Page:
The Thames is a river in the south of Great Britain thatstretches for 330 kilometers. It flows through the territory of London, which is why it is a very crowded place. Each year, it hosts the "Rowing Race", which is a boat competition between students at Oxford and Cambridge Universities. There is also public water transport on the River Thames - a system of such routes is called London River Services. However, over the years, sewage has flowed into the Thames. The combination of all these factors led to a deterioration in the quality of water and the disappearance of the animals that lived in it. It ended up being considered "biologically dead" in 1957. Fortunately, things started to get better around the 1990s.
Interesting fact: in the news papers of the mid-20th century the river Thamesreferred to as "the vast fetid ditch." For example, in 1959 the Manchester Guardian reported that “The tidal sections of the Thames are a poorly regulated open drain. There is no oxygen in it for several miles on either side of the London Bridge. "
How did the Thames River become dead?
The River Thames began to get polluted during the Secondworld war. The bombing destroyed several Victorian sewers that played an important role in water purification. For a long time, no one has been involved in fixing this problem. In 1959, a member of the House of Lords even announced that there was no need to cleanse the rivers at all. Rivers are "a natural dumping ground for waste", he said, because the microbes that live there are good at killing dirt. The abundance of debris led to the depletion of oxygen reserves and many animals left this place.
How did people clean up the River Thames?
The situation began to improve only in the 1960s.years when the UK improved its sewer system. Around the 1980s, people began to be more concerned about the state of the environment, and as a result, tough measures were taken to reduce the amount of chemicals released into the water. Around the 2000s, the amount of silver emissions decreased - this metal was one of the waste products of the photo industry. The situation has improved because society has abandoned film cameras and switched to digital technology.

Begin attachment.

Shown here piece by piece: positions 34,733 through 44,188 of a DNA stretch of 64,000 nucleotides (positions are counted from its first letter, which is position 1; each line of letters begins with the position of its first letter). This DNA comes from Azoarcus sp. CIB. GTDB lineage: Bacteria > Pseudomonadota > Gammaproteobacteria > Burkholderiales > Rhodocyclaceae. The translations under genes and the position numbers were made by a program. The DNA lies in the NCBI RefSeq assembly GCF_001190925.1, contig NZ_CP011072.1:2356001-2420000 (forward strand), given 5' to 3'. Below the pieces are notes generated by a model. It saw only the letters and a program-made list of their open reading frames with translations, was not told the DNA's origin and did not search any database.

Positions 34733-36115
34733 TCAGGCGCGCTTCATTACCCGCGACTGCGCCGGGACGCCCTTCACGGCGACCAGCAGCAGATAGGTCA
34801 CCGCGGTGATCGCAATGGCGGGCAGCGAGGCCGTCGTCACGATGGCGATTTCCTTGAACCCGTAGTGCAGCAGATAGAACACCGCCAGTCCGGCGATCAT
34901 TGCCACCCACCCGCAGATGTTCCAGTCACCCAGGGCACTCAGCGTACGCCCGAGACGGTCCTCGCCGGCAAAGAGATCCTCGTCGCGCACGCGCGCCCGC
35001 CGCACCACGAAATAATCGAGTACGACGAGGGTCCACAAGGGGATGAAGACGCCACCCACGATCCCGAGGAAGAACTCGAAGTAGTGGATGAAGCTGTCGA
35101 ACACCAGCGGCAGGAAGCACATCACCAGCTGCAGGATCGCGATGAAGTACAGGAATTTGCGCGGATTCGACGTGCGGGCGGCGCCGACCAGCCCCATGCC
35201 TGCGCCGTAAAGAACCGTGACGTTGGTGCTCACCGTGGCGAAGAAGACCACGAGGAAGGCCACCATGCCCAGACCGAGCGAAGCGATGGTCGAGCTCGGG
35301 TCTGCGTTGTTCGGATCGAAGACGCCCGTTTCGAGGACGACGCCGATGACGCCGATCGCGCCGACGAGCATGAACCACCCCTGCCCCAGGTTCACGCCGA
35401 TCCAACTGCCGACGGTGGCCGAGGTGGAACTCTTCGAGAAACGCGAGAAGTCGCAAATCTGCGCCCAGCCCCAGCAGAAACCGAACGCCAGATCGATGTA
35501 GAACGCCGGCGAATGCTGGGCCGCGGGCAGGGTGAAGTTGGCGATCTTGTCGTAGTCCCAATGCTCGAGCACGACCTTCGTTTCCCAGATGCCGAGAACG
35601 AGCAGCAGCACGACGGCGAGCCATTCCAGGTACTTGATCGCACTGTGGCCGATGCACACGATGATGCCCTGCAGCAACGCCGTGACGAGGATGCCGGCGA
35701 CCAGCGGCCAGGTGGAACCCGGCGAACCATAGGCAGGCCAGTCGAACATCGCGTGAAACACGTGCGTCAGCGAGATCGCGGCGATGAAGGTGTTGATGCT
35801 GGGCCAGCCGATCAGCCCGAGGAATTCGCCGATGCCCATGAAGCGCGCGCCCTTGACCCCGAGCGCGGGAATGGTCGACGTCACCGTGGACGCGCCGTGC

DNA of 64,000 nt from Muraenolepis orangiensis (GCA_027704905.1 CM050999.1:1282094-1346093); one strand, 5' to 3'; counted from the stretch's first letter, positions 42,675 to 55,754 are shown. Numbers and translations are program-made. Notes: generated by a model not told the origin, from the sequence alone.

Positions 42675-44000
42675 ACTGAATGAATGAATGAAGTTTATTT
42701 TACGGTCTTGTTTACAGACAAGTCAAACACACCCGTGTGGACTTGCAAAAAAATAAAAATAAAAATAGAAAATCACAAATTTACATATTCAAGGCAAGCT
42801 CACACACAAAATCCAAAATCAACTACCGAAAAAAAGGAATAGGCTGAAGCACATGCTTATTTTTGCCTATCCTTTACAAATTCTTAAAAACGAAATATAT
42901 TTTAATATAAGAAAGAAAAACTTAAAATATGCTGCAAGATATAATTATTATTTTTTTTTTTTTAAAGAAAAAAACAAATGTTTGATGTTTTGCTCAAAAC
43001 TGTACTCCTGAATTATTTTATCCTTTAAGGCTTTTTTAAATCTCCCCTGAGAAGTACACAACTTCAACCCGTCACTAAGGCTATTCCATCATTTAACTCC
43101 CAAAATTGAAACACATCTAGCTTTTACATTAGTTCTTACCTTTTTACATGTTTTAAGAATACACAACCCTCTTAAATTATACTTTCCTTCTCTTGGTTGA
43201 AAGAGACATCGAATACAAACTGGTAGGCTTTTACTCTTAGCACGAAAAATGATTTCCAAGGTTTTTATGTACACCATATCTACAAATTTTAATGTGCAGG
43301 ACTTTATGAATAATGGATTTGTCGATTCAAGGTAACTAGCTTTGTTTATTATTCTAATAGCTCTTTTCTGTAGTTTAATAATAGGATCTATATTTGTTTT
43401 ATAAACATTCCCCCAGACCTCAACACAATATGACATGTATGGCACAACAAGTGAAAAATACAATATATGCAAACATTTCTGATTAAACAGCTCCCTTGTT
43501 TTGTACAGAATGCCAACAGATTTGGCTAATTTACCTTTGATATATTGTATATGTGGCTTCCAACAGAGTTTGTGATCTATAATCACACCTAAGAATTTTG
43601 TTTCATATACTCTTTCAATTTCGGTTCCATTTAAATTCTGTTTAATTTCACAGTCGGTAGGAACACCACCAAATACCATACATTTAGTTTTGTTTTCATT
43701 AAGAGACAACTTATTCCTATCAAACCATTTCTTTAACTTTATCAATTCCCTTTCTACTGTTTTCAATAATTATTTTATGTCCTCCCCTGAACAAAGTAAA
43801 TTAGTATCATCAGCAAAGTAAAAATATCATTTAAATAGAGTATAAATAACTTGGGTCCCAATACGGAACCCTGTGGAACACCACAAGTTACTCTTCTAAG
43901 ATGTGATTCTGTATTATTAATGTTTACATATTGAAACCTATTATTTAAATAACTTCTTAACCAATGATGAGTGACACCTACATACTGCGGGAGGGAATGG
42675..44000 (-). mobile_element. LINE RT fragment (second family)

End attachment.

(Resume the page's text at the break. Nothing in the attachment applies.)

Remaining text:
Progress in the revitalization of the Thames was very noticeable.If in the 1950s there were no fish in the river, at the beginning of the 21st century there were already more than 125 species of fish in the waters. In the early 2000s, scientists launched the Thames Marine Mammal Sightings Survey (TMMSS) program. As part of it, they asked people to inform them about cases of meeting with animals in the River Thames. In total, they collected about 1,500 messages from volunteers who actually noticed the active life on the considered dead river. Mostly people observed animals near the Canary Wharf business district. Most of the people were looking at seals.
In 2015 the British edition of BBC Newspublished the story of Rod Gazman, an employee located near the Thames fish market. For a long time he followed the seals living by the river and even got a pet - a seal, which everyone else calls Alfred.
When I do this, it usually comes, ”Rod Gazman noted, noisily kicking the metal fence with his heavy boot.
Return of animals to the River Thames
Since the early 2000s, people have noticed the Thamesmore than two thousand seals, hundreds of porpoises and dolphins. Once even a whale was seen - the size of the river allows you to host even such a giant. According to the same BBC News, the Thames is now home to many more animals than half a century ago. For example, there can be found a soup shark (Galeorhinus galeus), a katrana (Squalus), as well as 92 species of birds and 115 species of fish. Among marine mammals there are long-nosed and common seals and porpoises.
The River Thames became alive again because during the periodFrom 2007 to 2020, the concentration of oxygen dissolved in water increased markedly. This became possible thanks to the installation of large treatment facilities. But the problems have not been completely resolved - the mud from the sewage still ends up in the river. The situation should change only after 2025, when the construction of a new sewage system 24 kilometers long and 61 meters deep is completed in the UK. It will annually collect about 39 million tons of untreated wastewater, which is currently simply dumped into the water.
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The revitalization of the River Thames is certainly great news. But there are many other problems in the world - for example, I once talked about the formation of the "black river" in the United States. Here's a link.